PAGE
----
Football business: transfer deadline day
It’s transfer deadline day. Now that the world cup is over, the Premiership Autumn season is beginning.We’ve already heard about Balotelli’s move to Liverpool, Sanchez to Arsenal and Diego Costa to Chelsea. The English teams’ injection of European talent will undoubtedly shake up the football season over the next few months.
Until midnight tonight, fans will be refreshing twitter and glued to Sky Sports News to keep up to date with the latest changes, panic buys and assess Harry Redknap’s coping techniques. Such is the importance of the premier league to the fans. Emotional, not to mention financial, investment in teams and payers is huge.
The transfer fees spent on these top players sound like monopoly money to the majority of us, but why are the sums involved so huge? In his new book, Football business, Tsjalle Van Der Burg looks back at the reasons transfer fees are so high, and why clubs are in such a rush to sell off their players before their contracts expire.
Jean-Marc Bosman was a player with Belgian club RC Liège. In 1990 his contract expired and he wanted to move to the French club Dunkerque. However, he was unable to do so because Liège demanded too high a transfer fee. Bosman took his club to court. The case eventually went to the European Court of Justice, the highest court of the EU. Bosman invoked the principle of free movement of workers, which had been part of European law since 1957. In 1995, after five years of legal struggle, the Court vindicated Bosman: it ruled that players whose contracts had expired could move clubs on free transfers. This ruling will remain in force as long as European law is not amended.
The ruling has not only affected out-of-contract players; it has also had a moderating effect on the transfer sums paid for players with ongoing contracts. The reason is that clubs feel pressure to sell a player at a relatively early stage, for fear that he will otherwise leave on a free transfer. To be clear: this is not to say that the total of all transfer fees has fallen since 1995. On the contrary, it has risen. But that is because all the clubs now have more money than they did in 1995. However, total transfer fees would have been higher still if there had been no Bosman ruling.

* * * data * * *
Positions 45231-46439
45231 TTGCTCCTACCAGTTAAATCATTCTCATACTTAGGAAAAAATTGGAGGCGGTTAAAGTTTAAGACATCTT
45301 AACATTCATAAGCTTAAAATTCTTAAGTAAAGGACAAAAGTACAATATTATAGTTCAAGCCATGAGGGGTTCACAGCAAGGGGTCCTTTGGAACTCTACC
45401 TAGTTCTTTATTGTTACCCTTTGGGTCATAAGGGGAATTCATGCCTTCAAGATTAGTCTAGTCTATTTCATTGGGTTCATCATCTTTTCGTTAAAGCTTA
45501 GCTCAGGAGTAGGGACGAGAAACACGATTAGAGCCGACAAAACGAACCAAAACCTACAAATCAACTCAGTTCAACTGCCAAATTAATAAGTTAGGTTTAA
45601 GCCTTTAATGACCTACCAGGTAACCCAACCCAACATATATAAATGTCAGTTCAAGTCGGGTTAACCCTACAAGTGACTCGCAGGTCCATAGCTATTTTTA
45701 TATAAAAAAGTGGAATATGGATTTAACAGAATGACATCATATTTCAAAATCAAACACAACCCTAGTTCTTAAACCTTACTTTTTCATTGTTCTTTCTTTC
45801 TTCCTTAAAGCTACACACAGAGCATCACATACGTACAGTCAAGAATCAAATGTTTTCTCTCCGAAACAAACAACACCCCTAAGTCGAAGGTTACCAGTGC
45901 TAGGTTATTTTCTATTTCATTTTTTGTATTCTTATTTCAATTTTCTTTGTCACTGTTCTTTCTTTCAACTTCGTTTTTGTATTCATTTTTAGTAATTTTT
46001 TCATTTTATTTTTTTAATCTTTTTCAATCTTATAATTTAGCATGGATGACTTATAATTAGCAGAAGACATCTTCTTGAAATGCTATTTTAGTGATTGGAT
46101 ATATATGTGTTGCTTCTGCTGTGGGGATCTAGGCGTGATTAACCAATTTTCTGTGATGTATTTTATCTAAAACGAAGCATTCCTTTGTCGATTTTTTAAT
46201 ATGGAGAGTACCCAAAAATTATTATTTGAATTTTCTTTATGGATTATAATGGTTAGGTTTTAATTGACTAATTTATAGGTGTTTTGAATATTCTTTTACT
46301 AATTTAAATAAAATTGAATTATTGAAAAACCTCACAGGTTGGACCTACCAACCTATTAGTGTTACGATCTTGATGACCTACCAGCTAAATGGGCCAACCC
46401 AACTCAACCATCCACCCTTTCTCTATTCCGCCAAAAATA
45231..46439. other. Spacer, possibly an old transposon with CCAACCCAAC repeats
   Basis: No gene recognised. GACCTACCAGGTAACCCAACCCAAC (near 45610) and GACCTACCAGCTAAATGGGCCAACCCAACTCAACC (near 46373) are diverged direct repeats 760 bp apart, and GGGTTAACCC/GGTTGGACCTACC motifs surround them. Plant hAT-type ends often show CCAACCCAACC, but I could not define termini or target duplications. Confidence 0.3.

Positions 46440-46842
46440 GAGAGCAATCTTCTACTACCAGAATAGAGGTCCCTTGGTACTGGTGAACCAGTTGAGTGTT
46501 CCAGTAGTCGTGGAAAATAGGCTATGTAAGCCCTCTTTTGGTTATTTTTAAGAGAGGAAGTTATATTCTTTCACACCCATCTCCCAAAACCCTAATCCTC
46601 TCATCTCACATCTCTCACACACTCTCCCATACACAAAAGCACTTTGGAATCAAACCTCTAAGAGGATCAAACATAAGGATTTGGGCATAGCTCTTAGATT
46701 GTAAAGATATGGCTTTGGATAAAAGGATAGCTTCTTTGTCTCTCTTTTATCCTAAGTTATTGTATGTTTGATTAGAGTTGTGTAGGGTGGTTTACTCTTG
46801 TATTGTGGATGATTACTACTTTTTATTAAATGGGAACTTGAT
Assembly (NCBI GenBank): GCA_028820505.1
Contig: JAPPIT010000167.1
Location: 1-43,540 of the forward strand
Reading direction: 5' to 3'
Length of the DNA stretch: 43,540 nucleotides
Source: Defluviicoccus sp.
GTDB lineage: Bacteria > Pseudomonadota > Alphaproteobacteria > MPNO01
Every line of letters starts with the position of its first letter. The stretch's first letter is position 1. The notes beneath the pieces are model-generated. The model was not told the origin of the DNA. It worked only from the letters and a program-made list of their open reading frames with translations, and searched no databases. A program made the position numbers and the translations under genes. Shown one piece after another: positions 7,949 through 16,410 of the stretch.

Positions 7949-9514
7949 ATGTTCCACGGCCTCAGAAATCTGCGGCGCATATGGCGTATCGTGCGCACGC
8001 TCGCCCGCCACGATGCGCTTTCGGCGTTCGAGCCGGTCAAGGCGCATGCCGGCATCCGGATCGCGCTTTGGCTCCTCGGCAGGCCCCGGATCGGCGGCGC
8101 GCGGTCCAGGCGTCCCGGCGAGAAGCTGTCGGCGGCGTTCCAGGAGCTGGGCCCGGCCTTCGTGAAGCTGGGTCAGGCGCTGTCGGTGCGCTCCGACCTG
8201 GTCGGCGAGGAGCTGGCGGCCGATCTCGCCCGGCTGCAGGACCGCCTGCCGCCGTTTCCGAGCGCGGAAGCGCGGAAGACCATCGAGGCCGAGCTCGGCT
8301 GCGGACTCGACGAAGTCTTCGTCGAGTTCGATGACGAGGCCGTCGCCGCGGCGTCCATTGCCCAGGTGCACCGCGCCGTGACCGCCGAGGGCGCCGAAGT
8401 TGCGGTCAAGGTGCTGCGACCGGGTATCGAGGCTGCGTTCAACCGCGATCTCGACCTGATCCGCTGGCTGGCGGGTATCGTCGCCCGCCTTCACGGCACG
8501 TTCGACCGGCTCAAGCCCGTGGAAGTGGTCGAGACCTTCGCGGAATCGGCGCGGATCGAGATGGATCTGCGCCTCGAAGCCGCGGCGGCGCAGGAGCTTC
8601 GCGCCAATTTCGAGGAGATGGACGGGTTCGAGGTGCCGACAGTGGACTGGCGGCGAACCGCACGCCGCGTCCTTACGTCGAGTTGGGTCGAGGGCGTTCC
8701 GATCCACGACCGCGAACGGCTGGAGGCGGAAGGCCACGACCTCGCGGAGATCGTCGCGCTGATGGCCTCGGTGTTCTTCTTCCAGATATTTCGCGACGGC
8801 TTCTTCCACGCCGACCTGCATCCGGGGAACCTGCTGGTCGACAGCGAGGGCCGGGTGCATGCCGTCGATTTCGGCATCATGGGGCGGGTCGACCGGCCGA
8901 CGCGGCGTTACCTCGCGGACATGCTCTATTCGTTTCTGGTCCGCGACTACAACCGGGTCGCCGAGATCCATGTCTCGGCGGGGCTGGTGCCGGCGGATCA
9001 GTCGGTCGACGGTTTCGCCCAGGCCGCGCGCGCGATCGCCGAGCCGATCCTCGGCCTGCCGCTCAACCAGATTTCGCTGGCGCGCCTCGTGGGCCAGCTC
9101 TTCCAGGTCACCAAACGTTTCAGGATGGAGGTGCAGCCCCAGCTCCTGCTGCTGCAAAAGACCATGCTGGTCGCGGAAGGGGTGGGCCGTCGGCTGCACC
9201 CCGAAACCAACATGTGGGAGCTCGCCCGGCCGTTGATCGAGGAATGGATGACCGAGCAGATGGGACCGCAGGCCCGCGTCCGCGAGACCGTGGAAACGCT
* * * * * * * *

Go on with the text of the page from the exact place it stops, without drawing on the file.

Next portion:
The ruling has ensured that the big clubs can more easily lure good players away from the small clubs. As a result, the most talented players tend to move to the big clubs at a younger age. The ruling hits the poor clubs hardest; they receive less money from transfers than would have been the case without the ruling. This makes it hard for those clubs to maintain the quality of their sides, because they need a lot of money to pay today’s high player wages. Sometimes clubs overcome the problem of the Bosman ruling with long-term contracts. But these can also work to their disadvantage: if a player fails to fulfil his promise his club may nevertheless have to continue paying his wages for years. All in all, the ruling has weakened the transfer system and it has added to the competitive inequality.
Since 1995 there have been some other, smaller changes in the transfer system as a result of pressure from the EU. For instance, the EU, FIFA and UEFA have agreed that the duration of a contract should be a maximum of five years. It has also been agreed that contracts have to be protected for a period of three years for players up to the age of twenty-eight, and two years for older players. Until now this rule has had little practical effect due to its vagueness; it is not clear exactly what the legal rights of club and player are when a player has served three years of a five-year contract, or two years if he is an older player.
However, it is possible that, in such cases, the maximum transfer fee will become equal to the salary the player would have earned in the remaining years of his contract. This will have a downward effect on transfer fees, and so football will become a bit less competitive still, thanks to the EU.
It is debatable whether the contracts involved are really worth what’s paid for them, and Van der Burg would argue that football has not necessarily been made more exciting or competitive as a result of the massive amounts of cash now spent by clubs. What is clear is that, come midnight tonight, in the final frenzy of buying and selling, there will be new and exciting players waiting to shake up the premiership and make for another thrilling season.